Seeing the Waimarie paddlesteamer out on the river again in the year 2000 was a great buzz for the people of Whanganui. Twenty years on, reporter Laurel Stowell talks to past and present supporters to find out whether it can be a commercial success and where its future lies.
When the restored Waimarie paddlesteamer made her first public voyage on January 1, 2000, there were fireworks and hundreds of people lining the Whanganui riverbank.
Twenty years later she is Whanganui's main tourist attraction, and her manager says she is still beloved by the community.
But can she be a commercial success? She has had a $65,000-a-year community contract from Whanganui District Council for the past few years, and needs volunteers on every sailing. The MV Wairua now competes for customers - which has left some wondering about her future.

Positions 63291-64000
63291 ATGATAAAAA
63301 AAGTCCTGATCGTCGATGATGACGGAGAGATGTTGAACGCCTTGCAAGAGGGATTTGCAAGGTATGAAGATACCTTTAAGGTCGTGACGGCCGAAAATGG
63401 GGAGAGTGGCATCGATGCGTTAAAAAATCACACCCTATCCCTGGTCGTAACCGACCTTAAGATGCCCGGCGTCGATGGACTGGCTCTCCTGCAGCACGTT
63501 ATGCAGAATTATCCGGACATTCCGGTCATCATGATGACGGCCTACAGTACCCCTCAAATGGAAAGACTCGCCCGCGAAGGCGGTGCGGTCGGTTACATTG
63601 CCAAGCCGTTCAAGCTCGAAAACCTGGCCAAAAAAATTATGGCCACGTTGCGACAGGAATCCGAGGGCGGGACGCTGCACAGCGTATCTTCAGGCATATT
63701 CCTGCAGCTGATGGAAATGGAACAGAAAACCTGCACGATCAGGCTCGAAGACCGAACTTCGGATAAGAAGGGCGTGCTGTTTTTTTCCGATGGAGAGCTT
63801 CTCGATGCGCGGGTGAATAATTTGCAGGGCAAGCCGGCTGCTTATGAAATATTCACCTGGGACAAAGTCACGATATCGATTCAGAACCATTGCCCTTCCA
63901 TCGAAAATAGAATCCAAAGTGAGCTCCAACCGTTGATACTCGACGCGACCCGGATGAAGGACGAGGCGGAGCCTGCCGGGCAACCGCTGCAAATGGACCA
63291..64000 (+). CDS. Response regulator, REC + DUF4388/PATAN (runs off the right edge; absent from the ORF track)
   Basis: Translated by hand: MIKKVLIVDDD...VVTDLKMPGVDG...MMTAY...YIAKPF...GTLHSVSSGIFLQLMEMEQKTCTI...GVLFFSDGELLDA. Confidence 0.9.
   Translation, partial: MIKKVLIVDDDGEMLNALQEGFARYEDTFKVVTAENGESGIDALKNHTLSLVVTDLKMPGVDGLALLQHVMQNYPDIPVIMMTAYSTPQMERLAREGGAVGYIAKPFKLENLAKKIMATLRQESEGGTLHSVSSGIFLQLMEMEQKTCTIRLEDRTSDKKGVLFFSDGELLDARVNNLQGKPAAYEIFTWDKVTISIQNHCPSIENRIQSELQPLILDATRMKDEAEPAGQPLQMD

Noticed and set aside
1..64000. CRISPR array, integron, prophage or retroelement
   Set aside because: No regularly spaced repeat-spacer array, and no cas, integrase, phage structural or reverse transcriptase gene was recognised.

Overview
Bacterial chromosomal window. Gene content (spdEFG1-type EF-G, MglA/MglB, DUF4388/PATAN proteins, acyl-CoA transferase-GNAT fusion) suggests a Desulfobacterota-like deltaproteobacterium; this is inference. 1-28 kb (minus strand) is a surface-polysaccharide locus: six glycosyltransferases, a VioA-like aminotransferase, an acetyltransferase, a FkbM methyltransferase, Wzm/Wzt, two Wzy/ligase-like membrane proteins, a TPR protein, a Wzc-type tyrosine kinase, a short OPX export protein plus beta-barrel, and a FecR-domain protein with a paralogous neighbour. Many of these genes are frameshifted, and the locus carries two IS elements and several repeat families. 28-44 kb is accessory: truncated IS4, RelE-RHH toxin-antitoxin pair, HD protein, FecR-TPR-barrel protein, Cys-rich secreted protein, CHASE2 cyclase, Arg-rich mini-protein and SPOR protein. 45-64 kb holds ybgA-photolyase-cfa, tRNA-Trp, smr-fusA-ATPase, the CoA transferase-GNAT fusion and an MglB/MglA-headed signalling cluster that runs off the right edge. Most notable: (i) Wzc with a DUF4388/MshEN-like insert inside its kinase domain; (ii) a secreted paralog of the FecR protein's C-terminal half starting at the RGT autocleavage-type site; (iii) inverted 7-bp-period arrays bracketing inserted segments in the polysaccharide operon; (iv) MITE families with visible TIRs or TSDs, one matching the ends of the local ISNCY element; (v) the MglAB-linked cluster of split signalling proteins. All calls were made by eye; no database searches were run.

The raising and restoration of the Waimarie started back in the 1980s when a group of Whanganui friends canoed the Whanganui River and rode the riverboat Waireka from Whanganui to Pipiriki. One of them was David McDermid.
"We thought it would be really cool to get another riverboat going, and we knew where there was one," McDermid said.
He and others salvaged the Wairua, a smaller boat that once operated out of Pipiriki.
"While we were doing that a lot of people jumped up and down on the riverbank and said we had the wrong boat."
Whanganui people remembered school picnics aboard the Waimarie, and she was sunk close by. McDermid and his friend Mark Campbell started talking about raising her.
They knew the job would be too big for their little group. Chas Poynter, who was Whanganui's mayor at the time, suggested a public meeting.
Whanganui paddle steamer passenger numbers grow year on year
Whanganui Year in Review, January 2019: Love, loss and vintage charm marked start of year in Whanganui
It was held on February 14, 1990, and to their surprise 80 people turned up. The Waimarie became a Whanganui sesquicentennial project and the Whanganui Riverboat Restoration and Navigation Trust (WRRNT) was formed, with Campbell as the chairman and McDermid as the secretary.